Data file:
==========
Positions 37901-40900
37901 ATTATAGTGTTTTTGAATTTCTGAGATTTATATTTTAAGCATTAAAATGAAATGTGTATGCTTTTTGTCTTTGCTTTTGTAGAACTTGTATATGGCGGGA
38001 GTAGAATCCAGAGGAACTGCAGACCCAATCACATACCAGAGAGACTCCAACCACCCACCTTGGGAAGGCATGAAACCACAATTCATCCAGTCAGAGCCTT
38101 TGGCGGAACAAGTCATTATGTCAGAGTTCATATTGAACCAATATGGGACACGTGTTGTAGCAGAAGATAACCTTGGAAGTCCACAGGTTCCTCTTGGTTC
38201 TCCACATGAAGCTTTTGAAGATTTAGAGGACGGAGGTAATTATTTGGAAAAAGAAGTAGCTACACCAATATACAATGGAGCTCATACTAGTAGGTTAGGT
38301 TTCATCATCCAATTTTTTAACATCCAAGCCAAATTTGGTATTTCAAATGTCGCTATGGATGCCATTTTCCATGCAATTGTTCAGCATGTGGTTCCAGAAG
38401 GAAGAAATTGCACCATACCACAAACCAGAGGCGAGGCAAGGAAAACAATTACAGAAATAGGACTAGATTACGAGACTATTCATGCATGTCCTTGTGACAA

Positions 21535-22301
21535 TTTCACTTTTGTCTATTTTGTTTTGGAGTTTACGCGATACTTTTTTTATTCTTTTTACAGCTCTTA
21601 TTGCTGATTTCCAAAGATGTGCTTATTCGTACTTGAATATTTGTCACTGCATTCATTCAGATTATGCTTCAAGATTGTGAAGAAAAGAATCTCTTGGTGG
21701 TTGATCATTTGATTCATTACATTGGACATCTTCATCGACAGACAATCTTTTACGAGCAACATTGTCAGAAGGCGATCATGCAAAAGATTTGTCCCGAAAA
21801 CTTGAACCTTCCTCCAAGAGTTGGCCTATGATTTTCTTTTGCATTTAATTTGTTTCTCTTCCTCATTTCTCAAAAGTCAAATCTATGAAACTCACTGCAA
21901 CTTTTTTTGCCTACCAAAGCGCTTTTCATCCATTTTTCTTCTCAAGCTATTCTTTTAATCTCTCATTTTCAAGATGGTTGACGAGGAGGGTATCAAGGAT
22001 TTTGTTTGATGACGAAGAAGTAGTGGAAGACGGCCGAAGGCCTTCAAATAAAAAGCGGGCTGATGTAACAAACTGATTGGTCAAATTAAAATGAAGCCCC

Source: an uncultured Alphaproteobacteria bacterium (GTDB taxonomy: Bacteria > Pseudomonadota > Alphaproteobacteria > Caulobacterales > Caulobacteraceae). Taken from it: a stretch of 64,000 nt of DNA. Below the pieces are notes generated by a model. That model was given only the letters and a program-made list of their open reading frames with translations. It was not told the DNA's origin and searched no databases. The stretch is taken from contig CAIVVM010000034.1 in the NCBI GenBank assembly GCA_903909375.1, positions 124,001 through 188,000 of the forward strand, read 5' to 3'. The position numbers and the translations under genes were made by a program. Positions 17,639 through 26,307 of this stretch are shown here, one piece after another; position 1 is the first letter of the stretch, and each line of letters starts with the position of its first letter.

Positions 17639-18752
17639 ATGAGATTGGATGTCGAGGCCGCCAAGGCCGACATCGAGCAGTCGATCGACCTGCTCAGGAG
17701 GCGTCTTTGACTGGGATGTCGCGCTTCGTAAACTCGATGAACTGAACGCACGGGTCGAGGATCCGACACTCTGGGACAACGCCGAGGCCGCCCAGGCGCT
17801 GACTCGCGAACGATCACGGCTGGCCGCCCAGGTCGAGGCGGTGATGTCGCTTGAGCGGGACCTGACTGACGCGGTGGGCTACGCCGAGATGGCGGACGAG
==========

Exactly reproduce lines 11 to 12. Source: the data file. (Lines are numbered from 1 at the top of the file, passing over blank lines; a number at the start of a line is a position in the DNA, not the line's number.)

21701 TTGATCATTTGATTCATTACATTGGACATCTTCATCGACAGACAATCTTTTACGAGCAACATTGTCAGAAGGCGATCATGCAAAAGATTTGTCCCGAAAA
21801 CTTGAACCTTCCTCCAAGAGTTGGCCTATGATTTTCTTTTGCATTTAATTTGTTTCTCTTCCTCATTTCTCAAAAGTCAAATCTATGAAACTCACTGCAA